It’s hard to believe we’ve already been here over a week. In a way though, it also feels like so much longer. Usually when we travel, we’re constantly on the move, but with Andrew’s job, it’s allowed us to settle into Fairbanks more, get to know the town a little better.
The first few days, before Andrew began work, we spent our time being total tourists around Fairbanks.
To get up to speed on our Alaskan history and culture, we checked out the University of Alaska Fairbanks’ Museum of the North. Not only did we gain a wealth of interesting information, we also got to meet the museum’s mascot – Otto the grizzly.
We then headed down to Pike’s Landing, a local recreation area along the Chena River.
In the summer this area is teeming with outdoor activities such as river-boating and kayaking, golf over the river, and waterfront walking and dining.
When winter comes, the river freezes over, creating an ice bridge and perfect setting for snowmobiling, dogsledding, and skating or skiing.
But in the current shoulder season, the banks of the river are just plain peaceful.
Over the weekends we’ve enjoyed one of our favorite places regardless of what town we’re in – the farmer’s market. Fairbanks’ Tanana Valley Farmer’s Market is a great combination of delicious local produce (yes, Alaska actually does have so much incredible produce), as well as craft artisans inspired by the beauty and resources that are uniquely Alaskan.
Even the view from the farmer’s market parking lot is incredible.
We also explored Pioneer Park, “Alaska’s only historic theme park.”
The park is filled with a few small rides, lots of open park area, historic buildings and exhibits, museums, shops, and food vendors.
And of course there was an aviation museum that someone loved.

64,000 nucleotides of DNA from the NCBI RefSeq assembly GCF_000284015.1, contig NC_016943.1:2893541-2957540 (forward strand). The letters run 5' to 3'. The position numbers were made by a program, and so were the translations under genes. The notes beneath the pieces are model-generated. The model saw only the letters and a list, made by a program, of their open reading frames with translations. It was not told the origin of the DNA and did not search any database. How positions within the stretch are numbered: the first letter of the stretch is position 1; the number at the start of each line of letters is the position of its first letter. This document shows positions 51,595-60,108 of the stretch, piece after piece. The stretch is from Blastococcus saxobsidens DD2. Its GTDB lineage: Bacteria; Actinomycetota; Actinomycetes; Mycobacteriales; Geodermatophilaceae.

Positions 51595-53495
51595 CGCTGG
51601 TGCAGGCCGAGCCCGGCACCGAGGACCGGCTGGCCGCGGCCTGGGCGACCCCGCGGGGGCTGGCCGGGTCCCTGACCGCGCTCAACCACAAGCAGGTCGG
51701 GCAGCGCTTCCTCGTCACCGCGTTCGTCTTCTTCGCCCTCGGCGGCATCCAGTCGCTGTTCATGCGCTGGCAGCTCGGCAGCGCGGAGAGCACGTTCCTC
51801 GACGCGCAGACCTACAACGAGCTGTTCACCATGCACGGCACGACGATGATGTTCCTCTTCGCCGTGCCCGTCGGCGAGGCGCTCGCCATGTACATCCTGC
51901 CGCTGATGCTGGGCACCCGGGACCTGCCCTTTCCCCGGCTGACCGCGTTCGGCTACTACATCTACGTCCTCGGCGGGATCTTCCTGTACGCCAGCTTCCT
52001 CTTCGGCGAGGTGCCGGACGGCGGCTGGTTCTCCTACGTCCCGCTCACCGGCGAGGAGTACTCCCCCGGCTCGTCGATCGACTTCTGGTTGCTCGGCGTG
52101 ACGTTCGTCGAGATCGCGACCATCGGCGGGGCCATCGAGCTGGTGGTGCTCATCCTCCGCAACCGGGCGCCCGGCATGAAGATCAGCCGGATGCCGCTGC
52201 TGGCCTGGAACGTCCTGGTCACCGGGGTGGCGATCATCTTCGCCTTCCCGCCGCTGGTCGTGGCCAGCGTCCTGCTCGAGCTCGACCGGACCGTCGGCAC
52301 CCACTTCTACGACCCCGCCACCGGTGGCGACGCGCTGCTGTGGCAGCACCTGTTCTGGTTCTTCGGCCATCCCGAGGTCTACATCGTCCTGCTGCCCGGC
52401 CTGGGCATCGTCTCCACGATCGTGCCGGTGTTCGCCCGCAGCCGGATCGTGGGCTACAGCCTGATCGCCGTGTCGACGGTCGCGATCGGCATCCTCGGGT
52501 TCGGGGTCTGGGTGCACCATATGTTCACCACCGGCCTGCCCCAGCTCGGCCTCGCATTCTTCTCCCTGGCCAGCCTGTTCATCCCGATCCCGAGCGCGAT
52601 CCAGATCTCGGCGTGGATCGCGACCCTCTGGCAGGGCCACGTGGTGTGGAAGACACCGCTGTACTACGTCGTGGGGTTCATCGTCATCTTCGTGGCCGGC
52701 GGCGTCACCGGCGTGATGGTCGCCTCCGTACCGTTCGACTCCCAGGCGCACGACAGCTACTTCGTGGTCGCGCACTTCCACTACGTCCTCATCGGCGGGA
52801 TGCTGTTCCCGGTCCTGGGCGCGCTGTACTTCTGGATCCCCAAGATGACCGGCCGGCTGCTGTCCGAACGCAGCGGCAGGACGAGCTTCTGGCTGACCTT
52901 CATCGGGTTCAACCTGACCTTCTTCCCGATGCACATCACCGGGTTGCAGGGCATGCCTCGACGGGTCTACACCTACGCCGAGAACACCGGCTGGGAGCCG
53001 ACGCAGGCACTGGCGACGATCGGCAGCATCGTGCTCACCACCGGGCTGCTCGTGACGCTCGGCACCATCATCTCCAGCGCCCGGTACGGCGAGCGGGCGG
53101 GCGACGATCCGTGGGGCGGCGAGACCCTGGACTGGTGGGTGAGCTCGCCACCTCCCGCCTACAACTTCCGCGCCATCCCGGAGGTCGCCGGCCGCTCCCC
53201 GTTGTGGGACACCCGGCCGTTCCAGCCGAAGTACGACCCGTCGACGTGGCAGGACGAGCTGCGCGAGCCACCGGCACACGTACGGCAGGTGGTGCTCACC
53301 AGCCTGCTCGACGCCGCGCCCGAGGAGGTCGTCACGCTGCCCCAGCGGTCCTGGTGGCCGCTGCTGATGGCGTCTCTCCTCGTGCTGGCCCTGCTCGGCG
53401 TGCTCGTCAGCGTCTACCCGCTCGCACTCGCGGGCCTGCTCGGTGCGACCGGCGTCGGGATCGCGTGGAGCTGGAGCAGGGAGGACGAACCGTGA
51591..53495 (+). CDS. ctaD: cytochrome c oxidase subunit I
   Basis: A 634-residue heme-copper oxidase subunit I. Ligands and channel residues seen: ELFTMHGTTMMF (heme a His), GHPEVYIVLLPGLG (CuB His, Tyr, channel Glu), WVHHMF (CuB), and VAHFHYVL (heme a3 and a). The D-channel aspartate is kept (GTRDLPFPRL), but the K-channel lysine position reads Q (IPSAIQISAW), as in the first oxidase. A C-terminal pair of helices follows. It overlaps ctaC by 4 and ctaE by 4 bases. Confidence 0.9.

Later we headed to downtown Fairbanks, which was not so much an urban Mecca as a quiet riverfront town. A lovely place to relax and enjoy the flowing water and evening sun.
To top it all off, we couldn’t miss a visit to North Pole.
The town of North Pole, Alaska is just outside of Fairbanks and draws in visitors to enjoy the year-round Christmas cheer. The main attraction is Santa Clause House, where the big man himself greets visitors, offers seasonal delights, and preps his reindeer for the big December journey.
It’s safe to say we got into the Christmas spirit!
Though our first week here hasn’t been the Discovery Channel style “Alaskan Adventure” most people imagine, it has been so wonderful to experience and become a small part of the Fairbanks community. As Alaska’s third largest city (behind Anchorage and Juneau), Fairbanks is still relatively small, with a population of only about 100,000 people throughout the greater metropolitan region. This gives Fairbanks a small town feel and a rich community, where residents and tourists alike enjoy the simple pleasures of good food, friendly people and just living in this beautiful place. It’s easy to see why Fairbanks is affectionately known as “The Golden Heart City.”